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Treaty of Saint-Clair-sur-Epte

peace treaty

The Treaty of Saint-Clair-sur-Epte was signed in the autumn of 911. It was a treaty between Charles the Simple and Rollo, one of the leaders of the Vikings living in Neustria. It was to protect Charles' kingdom from any new invasion by the "Northmen. In 911, a group of Vikings lead by Rollo besieged Paris and Chartres. After a victory near Chartres on 26 August, Charles decided to try to reach an agreement with Rollo. The talks were led by Hervé, the Archbishop of Reims. The result was the Treaty of Saint-Clair-sur-Epte. The treaty granted Rollo all land between the river Epte and the sea in exchange for his fealty.[1] In addition, the treaty granted Rollo Brittany "for his livelihood". At the time, Brittany was an independent region which France had not been able to control. In exchange, Rollo promised the king his loyalty, which involved military assistance for the protection of the kingdom. As a token of his good will, Rollo also agreed to be baptised and marry Gisela a daughter of king Charles.[2]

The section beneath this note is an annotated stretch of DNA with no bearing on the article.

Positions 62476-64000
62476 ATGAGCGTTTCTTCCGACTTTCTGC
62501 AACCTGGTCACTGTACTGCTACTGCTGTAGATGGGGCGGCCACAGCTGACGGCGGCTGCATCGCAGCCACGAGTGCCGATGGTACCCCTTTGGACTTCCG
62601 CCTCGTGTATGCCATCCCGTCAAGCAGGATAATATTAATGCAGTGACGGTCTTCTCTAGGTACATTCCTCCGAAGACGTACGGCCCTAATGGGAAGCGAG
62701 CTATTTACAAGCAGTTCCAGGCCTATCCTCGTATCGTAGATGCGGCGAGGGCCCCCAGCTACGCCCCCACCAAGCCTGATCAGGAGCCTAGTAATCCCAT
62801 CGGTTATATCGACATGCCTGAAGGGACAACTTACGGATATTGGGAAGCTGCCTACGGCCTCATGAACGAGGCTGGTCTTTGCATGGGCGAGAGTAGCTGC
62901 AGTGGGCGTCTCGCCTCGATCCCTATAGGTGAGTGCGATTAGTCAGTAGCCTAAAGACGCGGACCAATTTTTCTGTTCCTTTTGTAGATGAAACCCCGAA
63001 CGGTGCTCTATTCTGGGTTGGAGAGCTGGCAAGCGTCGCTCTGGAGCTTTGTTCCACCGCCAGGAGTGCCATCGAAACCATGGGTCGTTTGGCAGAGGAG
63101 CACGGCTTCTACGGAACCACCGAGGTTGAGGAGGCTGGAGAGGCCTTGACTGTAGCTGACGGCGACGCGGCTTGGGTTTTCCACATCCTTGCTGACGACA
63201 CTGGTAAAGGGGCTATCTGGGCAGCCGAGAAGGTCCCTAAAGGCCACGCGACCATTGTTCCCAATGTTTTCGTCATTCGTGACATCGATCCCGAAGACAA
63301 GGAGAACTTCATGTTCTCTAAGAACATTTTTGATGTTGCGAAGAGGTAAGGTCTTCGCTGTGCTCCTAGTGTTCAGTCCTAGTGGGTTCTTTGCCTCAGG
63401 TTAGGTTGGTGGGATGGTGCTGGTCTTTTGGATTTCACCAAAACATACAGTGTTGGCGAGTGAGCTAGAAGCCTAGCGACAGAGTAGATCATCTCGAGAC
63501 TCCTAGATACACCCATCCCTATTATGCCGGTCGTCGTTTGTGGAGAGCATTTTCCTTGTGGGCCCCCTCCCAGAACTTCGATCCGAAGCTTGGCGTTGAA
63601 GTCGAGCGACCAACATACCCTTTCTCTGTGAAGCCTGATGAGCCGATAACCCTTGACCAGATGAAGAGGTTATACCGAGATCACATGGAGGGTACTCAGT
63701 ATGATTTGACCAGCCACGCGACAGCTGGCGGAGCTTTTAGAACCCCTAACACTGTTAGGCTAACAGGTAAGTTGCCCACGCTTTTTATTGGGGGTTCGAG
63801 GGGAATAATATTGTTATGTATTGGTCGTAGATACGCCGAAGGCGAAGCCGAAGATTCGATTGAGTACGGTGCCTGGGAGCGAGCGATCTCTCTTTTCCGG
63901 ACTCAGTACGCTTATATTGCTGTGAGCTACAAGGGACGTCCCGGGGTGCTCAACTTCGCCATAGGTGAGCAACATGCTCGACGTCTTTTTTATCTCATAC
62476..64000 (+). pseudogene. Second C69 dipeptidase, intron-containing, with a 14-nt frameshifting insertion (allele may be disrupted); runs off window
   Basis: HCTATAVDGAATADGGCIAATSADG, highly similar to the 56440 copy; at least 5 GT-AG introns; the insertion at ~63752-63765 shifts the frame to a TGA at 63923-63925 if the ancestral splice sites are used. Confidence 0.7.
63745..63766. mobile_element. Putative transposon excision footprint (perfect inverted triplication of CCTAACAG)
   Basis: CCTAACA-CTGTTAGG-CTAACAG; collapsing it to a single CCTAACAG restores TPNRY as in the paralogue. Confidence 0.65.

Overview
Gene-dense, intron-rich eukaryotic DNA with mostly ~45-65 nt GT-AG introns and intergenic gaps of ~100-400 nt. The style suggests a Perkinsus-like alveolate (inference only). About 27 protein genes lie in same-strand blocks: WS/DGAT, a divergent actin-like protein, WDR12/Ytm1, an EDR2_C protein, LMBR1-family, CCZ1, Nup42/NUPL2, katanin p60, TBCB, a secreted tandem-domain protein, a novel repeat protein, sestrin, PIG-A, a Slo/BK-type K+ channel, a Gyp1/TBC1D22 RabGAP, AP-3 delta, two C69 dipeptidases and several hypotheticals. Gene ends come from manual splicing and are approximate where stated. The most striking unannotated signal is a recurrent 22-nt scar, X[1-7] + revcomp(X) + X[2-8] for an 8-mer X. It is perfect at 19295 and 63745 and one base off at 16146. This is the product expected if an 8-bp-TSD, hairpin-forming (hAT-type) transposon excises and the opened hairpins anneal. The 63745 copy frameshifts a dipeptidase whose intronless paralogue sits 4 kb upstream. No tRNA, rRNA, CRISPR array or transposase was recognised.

The territory covered by the treaty is nearly the same as today’s Upper Normandy down to the Seine river. It would later extend west beyond the Seine to form the Duchy of Normandy, named for the northmen who ruled it. The treaty was entered into after the death of Alan I, King of Brittany and at the time another group of Vikings occupied Brittany. Around 937 Alan I's son, Alan II returned from England to expel those Vikings from Brittany. This happened in 939. During this period the Cotentin Peninsula was lost by Brittany and gained by Normandy.

ReferencesEdit

  1. Pierre Riché, The Carolingians; A Family Who Forged Europe, trans. Michael Idomir Allen (Philadelphia: University of Pennsylvania Press,, 1993), p. 248
  2. Timothy Baker. The Normans. New York:MacMillan. 1966.